This isn’t just apparent in the usage of Diablo 4 Gold paid currency to purchase items and gacha mechanics as well as in the disclosure of drop rates among rarer items. Gacha is using in-game currency, whether it’s free or bought by a shop in the game, to buy something randomly: pieces of equipment, in the case of Dissidia Final Fantasy Opera Omnia, or characters in the ever popular (and ever-lasting) Fate/Grand Order or Genshin Impact.
In Diablo Immortal’s case, it’s the use of Legendary Crests (which can be earned or purchased) to increase the chances of a 5-star gem appearing in dungeons that end the game. Although not all that traditional in its approach (most gachas can be played by “rolling” in a time-limited banner) gamers are engaging in randomness in the same way. In many ways this is how Diablo is a classic Diablo franchise has been working towards these sorts of mechanics since the beginning of its existence, as Maddy Myers wrote a few weeks back.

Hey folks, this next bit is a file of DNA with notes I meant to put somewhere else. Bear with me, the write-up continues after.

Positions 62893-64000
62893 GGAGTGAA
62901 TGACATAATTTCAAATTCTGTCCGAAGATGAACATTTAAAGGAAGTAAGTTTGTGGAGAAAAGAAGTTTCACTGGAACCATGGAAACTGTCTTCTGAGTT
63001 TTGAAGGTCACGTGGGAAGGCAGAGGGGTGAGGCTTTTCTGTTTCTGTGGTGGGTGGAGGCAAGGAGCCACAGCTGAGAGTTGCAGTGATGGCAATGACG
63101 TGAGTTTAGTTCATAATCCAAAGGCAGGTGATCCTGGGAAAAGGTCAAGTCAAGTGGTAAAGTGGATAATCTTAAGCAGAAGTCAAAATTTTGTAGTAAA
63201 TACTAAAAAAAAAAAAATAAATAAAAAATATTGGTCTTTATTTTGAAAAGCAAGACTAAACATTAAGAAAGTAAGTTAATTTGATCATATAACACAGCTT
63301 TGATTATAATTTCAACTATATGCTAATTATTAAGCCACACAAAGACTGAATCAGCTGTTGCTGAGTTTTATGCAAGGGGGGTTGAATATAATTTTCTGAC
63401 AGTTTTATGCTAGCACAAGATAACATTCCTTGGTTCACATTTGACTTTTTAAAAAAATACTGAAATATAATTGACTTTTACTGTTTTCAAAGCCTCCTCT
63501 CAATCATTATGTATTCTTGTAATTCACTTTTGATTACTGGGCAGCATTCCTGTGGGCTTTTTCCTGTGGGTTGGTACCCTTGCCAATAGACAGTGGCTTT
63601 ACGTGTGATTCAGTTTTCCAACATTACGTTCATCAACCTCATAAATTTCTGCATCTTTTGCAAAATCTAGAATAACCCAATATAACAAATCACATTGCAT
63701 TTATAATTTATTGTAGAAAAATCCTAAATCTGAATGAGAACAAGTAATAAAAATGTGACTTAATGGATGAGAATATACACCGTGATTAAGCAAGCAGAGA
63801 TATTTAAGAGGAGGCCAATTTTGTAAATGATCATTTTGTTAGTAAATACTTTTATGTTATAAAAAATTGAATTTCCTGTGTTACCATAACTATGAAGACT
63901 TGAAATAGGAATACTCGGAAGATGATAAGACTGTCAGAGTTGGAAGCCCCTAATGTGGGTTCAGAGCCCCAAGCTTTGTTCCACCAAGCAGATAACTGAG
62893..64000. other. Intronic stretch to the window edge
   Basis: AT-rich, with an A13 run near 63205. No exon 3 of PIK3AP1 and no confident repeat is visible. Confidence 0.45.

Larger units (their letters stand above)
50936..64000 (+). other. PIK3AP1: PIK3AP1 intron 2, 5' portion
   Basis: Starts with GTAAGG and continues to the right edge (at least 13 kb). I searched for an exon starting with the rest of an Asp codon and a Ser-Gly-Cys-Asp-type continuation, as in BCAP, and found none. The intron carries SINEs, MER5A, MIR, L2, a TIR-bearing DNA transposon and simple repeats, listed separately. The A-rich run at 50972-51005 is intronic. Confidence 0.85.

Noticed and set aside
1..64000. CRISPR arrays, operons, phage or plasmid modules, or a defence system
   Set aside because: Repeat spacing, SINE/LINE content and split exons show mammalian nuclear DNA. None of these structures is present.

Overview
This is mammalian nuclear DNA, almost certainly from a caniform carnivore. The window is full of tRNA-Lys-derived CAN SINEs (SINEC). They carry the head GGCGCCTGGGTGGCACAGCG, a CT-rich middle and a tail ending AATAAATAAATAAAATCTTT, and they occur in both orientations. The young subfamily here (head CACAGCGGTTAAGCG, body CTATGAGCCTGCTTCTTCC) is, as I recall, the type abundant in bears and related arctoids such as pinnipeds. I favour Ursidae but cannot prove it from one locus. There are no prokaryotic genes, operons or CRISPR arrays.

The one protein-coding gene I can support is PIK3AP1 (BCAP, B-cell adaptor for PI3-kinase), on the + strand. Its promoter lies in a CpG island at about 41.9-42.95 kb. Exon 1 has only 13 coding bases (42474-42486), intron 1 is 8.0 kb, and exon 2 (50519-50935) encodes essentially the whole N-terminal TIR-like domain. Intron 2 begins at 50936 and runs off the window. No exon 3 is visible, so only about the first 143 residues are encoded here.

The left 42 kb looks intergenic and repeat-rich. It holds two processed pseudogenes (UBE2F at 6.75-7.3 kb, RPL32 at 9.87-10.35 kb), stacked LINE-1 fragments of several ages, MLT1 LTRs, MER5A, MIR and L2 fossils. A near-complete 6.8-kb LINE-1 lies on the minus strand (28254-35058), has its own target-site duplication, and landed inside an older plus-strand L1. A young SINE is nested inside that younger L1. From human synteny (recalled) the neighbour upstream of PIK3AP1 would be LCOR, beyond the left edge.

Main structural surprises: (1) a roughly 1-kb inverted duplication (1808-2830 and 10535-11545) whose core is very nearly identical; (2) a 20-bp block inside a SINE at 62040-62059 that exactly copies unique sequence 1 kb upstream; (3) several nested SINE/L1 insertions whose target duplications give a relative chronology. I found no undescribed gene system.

Diablo Immortal also, in the simplest terms, takes direct inspiration from an “feeding” gameplay mechanic a lot of Japanese, Korean, and Chinese mobile games have adapted for more than a decade. “Feeding” is the process of increasing the attributes, stats or rarity of an item , by having a duplicate of the drop. These duplicates are then transferred to an item with similar rarity to improve its overall stats. item. Typically, five copies are required as industry standard to make the most of the character or item.
My first introduction to “feeding” was Fate/Grand Order, which was originally released from Japan in July of 2015. It produced a total revenue of $4 billion dollars around the world in the year 2019. In order to make a character the best possible I had to purchase duplicates of each one.
If a certain banner rolled around, I ended up dropping over 300 euros for the character that I had been looking for since a long time. However, I wasn’t able to cheap Diablo IV Gold get the replicas I needed to realize the full potential this character has.